The term “business plan” has different meanings for different people. Banks that release their planning guidelines consider formal business loan applications to be synonymous with business plans.
Venture capitalists see them as investment proposals, purely fundraising documents. Corporate managers think of them in terms of departmental budgets and financial forecasts (Touchie, 2005).
For every action that is taken whether as an individual or group, there is a plan. A plan is systematic and scientific. Before the launching of the business, you logically organize the process you want to adopt to achieve the set business objectives.
The organized procedure is planning. Therefore, in this unit, you will learn the procedure to take to organize your startup.
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According to Kuratko and Hodgetts (1998), the business plan describes to investors and financial sources all of the events that are likely to affect the proposed venture.
Details are required for various projected actions of the venture, with associated revenues and costs outlined.
A Business Plan describes a business opportunity. It is like a road map because it tells you what to expect and what alternative routes you can take to arrive at your destination. Planning helps you to work smarter rather than harder.
It keeps you future-oriented and motivates you to achieve the results you want. Perhaps most importantly, the process of completing a
Business Plan enables you to determine what commitment you need to make to the venture (Department of Trade and Economic Development, 2010).
Components of a Successful Business Plan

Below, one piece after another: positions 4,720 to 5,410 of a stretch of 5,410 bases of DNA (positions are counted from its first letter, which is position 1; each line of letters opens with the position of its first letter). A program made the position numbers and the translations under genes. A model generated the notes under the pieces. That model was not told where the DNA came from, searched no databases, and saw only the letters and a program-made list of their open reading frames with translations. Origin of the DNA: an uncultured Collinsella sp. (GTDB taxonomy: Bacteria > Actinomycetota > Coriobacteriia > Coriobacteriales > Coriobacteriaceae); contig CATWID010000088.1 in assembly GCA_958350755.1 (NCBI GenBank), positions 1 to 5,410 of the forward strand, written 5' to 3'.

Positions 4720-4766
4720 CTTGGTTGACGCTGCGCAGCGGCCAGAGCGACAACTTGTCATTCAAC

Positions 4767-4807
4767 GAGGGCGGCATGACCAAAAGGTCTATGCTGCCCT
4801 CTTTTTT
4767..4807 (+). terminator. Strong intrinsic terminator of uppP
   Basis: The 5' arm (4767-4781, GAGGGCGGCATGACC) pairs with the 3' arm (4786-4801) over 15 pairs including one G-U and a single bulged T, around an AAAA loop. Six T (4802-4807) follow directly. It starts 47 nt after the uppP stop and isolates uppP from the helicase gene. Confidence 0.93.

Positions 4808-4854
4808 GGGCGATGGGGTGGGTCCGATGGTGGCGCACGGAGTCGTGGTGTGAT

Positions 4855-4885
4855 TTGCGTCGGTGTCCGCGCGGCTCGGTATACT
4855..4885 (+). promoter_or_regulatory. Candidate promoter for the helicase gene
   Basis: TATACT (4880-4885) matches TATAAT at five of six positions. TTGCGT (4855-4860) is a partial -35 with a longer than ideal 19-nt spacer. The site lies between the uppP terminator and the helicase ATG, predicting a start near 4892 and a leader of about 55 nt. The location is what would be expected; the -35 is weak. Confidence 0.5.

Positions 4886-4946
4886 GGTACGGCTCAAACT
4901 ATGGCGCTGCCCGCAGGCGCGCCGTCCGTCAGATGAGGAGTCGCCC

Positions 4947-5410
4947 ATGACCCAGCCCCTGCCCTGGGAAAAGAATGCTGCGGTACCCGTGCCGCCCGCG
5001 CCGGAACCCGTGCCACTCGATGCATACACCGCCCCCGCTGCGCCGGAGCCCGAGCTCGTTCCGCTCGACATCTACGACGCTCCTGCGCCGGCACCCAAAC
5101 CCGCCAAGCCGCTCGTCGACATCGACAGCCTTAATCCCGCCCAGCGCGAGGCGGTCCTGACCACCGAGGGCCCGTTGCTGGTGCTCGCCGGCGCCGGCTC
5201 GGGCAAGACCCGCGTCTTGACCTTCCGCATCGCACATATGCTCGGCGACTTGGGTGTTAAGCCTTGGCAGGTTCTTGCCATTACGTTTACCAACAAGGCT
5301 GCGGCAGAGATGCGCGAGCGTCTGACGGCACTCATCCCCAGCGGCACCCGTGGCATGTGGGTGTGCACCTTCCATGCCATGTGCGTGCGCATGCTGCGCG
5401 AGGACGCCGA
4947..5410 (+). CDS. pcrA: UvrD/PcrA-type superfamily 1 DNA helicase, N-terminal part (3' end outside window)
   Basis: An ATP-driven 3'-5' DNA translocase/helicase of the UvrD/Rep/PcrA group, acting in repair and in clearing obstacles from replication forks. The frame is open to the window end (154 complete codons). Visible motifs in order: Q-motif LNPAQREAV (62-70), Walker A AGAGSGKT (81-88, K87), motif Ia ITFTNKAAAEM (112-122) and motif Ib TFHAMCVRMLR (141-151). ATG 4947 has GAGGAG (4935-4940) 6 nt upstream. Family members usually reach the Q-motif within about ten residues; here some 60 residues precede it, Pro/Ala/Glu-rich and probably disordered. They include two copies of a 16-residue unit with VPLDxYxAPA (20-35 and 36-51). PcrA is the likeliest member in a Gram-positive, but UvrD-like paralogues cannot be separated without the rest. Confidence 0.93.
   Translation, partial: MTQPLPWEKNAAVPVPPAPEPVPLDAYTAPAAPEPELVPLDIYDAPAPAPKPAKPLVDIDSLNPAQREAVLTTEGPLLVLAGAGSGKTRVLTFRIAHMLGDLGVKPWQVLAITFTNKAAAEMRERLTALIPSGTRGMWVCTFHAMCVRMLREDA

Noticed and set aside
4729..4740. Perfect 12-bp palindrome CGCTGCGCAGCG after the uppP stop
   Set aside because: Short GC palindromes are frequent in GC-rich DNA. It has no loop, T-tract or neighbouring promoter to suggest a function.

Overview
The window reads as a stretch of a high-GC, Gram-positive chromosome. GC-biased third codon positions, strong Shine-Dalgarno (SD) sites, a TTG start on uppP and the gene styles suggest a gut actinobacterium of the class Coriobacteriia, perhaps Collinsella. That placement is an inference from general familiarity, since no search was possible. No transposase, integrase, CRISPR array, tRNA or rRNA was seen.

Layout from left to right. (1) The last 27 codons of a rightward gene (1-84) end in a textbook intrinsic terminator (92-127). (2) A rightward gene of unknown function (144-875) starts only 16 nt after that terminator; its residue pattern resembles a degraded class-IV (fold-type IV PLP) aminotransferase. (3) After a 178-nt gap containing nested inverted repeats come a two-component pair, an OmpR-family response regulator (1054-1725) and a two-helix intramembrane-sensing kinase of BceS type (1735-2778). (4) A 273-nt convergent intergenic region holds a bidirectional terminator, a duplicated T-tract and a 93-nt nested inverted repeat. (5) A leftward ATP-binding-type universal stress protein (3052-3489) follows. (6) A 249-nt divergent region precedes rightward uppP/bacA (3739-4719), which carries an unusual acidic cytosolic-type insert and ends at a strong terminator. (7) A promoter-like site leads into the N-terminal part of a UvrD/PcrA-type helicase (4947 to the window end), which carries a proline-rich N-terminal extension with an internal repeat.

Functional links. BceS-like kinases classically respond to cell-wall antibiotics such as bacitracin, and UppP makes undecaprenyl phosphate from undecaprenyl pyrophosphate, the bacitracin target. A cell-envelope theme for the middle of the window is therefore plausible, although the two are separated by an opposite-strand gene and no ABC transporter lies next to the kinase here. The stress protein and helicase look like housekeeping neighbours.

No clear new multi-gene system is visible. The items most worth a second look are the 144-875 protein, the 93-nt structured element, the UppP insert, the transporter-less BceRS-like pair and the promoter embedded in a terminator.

Importance of Business Plan
When you think about what a business plan is your mind probably goes right to the bank and the process of applying for business financing, as that is the most common use for business plans. But if you are creating this valuable tool only as a part of a required financing package, you are overlooking its most important function: planning (Cagan, 2006).
Whether you are new to the world of entrepreneurship or a seasoned veteran, a properly crafted business plan can help solidify your vision. And when you are remaking an ongoing venture, a written strategy (business plan) can help ensure its success.
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Taking cognizance of that, particular events spur the need for a full-scale business plan.
According to Cagan (2006), they include the following:
- You plan to launch a new business.
- Your business has grown substantially.
- You want to expand your existing business into new markets.
- You want to add a new product or product line.
- You are thinking about buying a business.
Other reasons why a business plan is necessary according to the Department of Trade and Economic Development (2010) are to:
- Control future risks
- Prepare for future uncertainty
- Control business environment
- Control business growth
- Avoid sales crises
- Avoid liquidity crises
- Avoid succession crises
- Ensure people development
- Ensure workspace is available
- Avoid stock buying crises
According to Timmons and Spinelli, (2004), developing a business plan is one of the best ways to define the blueprint, strategy, resource, and individual requirements for a new venture.
A good business plan must be developed to exploit the developed opportunity, develop the opportunity and determine the resources required, obtain those resources, and successfully manage the resulting venture (Hisrich, Peters, and Shepherd, 2008).
Writing a business plan is time-consuming and a financial waste.
Writing Business Plan can be laborious and financially demanding, but it is worth the trouble. A good writing business plan will enable an entrepreneur to control future risk, prepare for future uncertainty, control business growth, and take charge of organizational growth and development. It allows for consistency in decision-making.